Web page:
Volume 30, 2019
Proceedings of the Thirtieth Annual Meeting
Ronald M. Roman, Ryan Cabinte
The Pyrrhic Victory of Benefit Corporations
Benefit Corporations are Unnecessary and Counterproductive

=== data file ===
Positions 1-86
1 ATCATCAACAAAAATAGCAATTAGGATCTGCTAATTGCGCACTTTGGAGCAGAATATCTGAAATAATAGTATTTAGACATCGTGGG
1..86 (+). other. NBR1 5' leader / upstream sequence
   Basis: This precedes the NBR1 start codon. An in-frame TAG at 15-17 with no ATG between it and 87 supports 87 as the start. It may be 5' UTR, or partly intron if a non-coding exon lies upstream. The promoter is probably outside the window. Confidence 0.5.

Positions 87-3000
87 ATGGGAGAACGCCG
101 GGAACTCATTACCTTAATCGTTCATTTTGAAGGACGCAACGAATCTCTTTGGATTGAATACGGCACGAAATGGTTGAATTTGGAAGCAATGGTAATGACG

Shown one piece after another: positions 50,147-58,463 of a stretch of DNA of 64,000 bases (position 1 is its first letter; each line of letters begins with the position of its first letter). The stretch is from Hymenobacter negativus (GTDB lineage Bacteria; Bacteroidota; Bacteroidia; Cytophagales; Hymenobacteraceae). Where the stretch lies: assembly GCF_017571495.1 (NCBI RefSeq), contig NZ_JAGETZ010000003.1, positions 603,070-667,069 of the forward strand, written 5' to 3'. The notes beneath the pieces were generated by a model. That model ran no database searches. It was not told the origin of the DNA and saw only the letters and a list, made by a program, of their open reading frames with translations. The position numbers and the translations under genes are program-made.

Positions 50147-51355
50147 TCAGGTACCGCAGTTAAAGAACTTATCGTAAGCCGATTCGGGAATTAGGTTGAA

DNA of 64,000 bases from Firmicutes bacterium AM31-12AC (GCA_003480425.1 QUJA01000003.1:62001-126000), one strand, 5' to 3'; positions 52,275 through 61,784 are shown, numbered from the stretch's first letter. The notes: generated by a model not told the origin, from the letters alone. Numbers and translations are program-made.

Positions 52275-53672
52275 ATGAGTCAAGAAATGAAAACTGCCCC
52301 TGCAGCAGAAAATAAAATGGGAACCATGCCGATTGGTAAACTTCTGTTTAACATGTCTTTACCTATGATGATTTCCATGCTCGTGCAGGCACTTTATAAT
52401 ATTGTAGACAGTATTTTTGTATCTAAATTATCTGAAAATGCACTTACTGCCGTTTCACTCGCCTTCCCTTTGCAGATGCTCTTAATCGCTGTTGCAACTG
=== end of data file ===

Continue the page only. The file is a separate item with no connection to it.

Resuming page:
Benefit corporations are a new corporate form with legal requirements to account for the interests of social or environmental stakeholders. In this paper we discuss the perceived advantages of benefit corporations and critically review the need for this new corporate form. We suggest traditional C-corporations can legally engage in the activities promoted by adherents of benefit corporations and also present evidence of a potential harm arising from benefit corporations’ existence. Analysis of an original survey of over 500 respondents reveals knowledge of benefit corporations dramatically decreased the percentage of people who thought C-corporations’ directors may legally consider the community or the environment when making decisions. However, exposure to benefit corporations did not alter belief in the widely held myth companies are legally required to maximize profit Overall, benefit corporations may represent a pyrrhic victory for those seeking to integrate values, ethics, and sustainability principles into corporate decision making.